Call to Return, I suspected as much, but confirmation of it was good to
I had not mentioned it before, but now I must report that the crag over the Anvil claimed three of our band, all told: our beloved roguess Lidda, Bard Morgan of Haven, and Krug One-Hand. Alidar of Kord, the silent Paladin, Ulfgar the Fierce, my comrade Penumbra, and myself are all that remain. Though Ulfgar is doing his part to remedy our thinned ranks: today he presented us with a longtime "comrade" of his, a warrioress Latifah. She seems doughty and she fits in well; however, her presence does contribute mightily to Penumbra's mirth; she and Ulfgar are obviously quite friendly and, while Ulfgar retains his dour disposition amongst we comrades, he is over-careful to be solicitous near Latifah, which adds greatly to Penumbra's humor. Indeed, the Shadow-named has not engaged is so much carnal speculation since Krug fell at the Fang Mountain, and truth be told at times his gossip has had me near to soiling my mail.
|[later that week]||We
were once again summoned before the high reeve here, at Ulfgar's behest,
and certainly it boded for renewed action; these dwarves are nothing if
not regular employers. But this time, 'twas not the hetman but Verstrate
Aurora himself, 'ported in from Sternhaven! I was near in shock,
Verstrate being well known amongst Ravenwinder thaumaturges as the
fearsome Schoolmaster of the Academy of the Arcane.
He addressed our little band, and told a dire tale: evidently, an old evil had resurfaced, and the magisters of the Academy were commissioning bands of freebooters such as ourselves to go and substantiate the reports. We accepted immediately; for one, we were rather deep in our cups; for two, we were beginning to be overtaken with the boredom of those without any real daily tasks; for three, our supply of coin was beginning to run dry, and in this adventure Penumbra smelled profit, and he is rarely wrong in these matters; and for four, the boldness required to deny the request of an archmage is a rare and rather dangerous courage.
Verstrate allowed us a two-day to put our affairs in order (a two-hour would have likely been sufficient, were it not necessary to sleep off out latest indulgences) and without ado 'ported us to what I believe was the the Main Courtyard in the Academy. And if the prospect of one archmage's charge was daunting, consider the bane of two; not minutes after our arrival, we were greeted by the Magus Herodotus Constantine himself. I barely recognized him; despite his power, his physical presence is rather banal. Nevertheless, he had much to say.
Constantine told of a place known to him some 30 years hence, a temple of "elemental evil," that he himself raided. It resides in the Northern Flaeness, near a place called Hommlet, which is itself near a place called Verbobonc, which apparently is a rather large and well-known city in the NF. Thirty years ago, Constantine (among others) went to this place to investigate reports of various humanoids in the hills and rather extensive construction taking place; a temple was built, but later elements of the Furyondian and Velunan armies won a battle there and destroyed the place, sealing the lower levels off. Nine years after that, Constantine and his hirelings raided the place and destroyed the remaining denizens.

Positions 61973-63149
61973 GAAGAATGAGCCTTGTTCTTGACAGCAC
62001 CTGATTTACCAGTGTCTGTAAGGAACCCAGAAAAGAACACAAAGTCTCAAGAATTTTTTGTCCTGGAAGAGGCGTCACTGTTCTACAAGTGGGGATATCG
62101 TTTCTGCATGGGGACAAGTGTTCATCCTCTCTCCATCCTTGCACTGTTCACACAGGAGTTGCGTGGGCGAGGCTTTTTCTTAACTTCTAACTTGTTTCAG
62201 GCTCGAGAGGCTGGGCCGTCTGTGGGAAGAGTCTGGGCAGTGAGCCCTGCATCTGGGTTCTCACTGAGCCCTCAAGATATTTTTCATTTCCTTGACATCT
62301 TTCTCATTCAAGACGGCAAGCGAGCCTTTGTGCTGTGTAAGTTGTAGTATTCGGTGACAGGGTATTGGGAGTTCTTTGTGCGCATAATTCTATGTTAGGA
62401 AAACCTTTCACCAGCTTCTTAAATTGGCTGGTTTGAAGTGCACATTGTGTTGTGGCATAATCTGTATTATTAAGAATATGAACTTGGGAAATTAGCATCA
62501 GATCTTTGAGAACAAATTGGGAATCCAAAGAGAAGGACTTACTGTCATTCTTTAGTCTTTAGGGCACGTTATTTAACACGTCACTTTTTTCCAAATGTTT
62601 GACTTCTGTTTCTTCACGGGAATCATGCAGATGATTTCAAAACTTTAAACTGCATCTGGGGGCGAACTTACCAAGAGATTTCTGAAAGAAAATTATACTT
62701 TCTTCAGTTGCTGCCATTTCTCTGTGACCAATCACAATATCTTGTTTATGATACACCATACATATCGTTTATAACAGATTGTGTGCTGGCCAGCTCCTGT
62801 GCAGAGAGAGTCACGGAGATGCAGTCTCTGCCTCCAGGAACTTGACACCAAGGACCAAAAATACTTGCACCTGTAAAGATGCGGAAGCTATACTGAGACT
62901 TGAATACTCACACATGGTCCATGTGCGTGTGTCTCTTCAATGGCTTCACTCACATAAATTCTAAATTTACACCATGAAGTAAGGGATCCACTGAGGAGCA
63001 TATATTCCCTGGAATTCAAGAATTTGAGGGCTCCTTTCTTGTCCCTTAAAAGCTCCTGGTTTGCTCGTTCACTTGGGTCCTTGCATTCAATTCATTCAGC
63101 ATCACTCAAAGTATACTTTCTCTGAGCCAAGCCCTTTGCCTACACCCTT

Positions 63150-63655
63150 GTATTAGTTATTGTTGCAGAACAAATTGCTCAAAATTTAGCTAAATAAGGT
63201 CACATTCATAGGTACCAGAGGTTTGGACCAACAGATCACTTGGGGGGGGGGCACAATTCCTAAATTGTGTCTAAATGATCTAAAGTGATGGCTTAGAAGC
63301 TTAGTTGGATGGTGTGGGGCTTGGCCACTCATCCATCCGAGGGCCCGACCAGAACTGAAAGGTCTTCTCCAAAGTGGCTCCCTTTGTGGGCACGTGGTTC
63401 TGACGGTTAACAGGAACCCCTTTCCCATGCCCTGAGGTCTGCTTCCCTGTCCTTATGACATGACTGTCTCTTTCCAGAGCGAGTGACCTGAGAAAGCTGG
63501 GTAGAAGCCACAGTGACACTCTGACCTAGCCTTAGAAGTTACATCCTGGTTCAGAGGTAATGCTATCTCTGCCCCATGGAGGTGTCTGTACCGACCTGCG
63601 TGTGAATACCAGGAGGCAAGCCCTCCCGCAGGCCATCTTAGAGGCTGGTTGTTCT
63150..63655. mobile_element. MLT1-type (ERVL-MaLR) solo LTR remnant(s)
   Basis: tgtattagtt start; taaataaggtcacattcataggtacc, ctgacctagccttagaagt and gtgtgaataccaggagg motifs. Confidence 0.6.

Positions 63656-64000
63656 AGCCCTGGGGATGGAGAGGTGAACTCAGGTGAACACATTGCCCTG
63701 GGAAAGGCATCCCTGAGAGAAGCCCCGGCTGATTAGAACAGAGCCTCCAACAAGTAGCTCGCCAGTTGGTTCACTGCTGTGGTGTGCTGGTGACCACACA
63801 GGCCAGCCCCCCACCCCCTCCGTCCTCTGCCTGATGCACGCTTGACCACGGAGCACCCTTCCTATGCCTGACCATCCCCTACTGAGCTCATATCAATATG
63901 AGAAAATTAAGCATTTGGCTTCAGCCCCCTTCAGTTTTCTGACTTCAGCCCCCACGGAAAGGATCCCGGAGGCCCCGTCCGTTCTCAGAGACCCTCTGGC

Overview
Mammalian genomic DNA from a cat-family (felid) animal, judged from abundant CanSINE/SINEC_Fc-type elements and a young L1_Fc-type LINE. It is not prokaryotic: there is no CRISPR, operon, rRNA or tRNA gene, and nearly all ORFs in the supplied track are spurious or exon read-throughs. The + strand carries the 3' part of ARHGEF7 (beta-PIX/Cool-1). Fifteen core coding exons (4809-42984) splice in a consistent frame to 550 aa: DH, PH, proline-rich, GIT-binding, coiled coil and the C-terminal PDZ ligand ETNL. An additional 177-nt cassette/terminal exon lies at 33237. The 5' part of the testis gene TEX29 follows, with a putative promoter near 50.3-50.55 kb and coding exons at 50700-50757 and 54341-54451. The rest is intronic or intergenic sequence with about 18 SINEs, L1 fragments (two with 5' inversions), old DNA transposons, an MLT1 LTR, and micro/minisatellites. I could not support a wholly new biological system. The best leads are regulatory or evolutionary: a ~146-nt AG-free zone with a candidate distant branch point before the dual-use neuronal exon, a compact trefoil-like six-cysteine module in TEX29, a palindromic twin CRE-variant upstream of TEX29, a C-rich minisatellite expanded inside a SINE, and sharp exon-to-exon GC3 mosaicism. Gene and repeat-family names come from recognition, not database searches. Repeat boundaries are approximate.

Recently, one of Constantine's informers, a priest of Cuthbert name of Terjohn, reported that monsters had been seen in the wood nearby the sealed tomb; he dispatched a group of local swains, who returned bearing no alarm... yet disappeared subsequently. Constantine seemed incredulous while relating the report, but averred that we skeptics from the southland might be less subject to flights of fancy. So far as he is willing to admit, Constantine declaims that he is sending no other groups; however, he strikes me as the singularly cautious type, and one that would not behave so foolishly in what certainly appears to be a serious endeavor. In any event, he allowed that we might approach the Priest Terjohn when we arrived in Hommlet (though discretion was advised) and that, if 'twas still standing, a public house called the Welcome Wench was the best in the region. We were availed two days before departure to prepare, and I took advantage of the Archmage's largess with regard to his Scriptorium, as well as acquired some exceedingly high quality fletchery from an acquaintance of Ulfgar's.
Constantine later provided us with
further intelligence regarding the temple we were to seek, it's history
Teledesic's Kills List
|4||"Branch creature" (mobile creature, seemingly made of animated wood, disturbed the Druid mightily, poison sting with effect like poison ivy)|
|.5||"Creature of the Evil Tree" (possessed humans, under the control of Druids)|
built by unclefester | sternzwischen | updated 14-05-29 23:15:25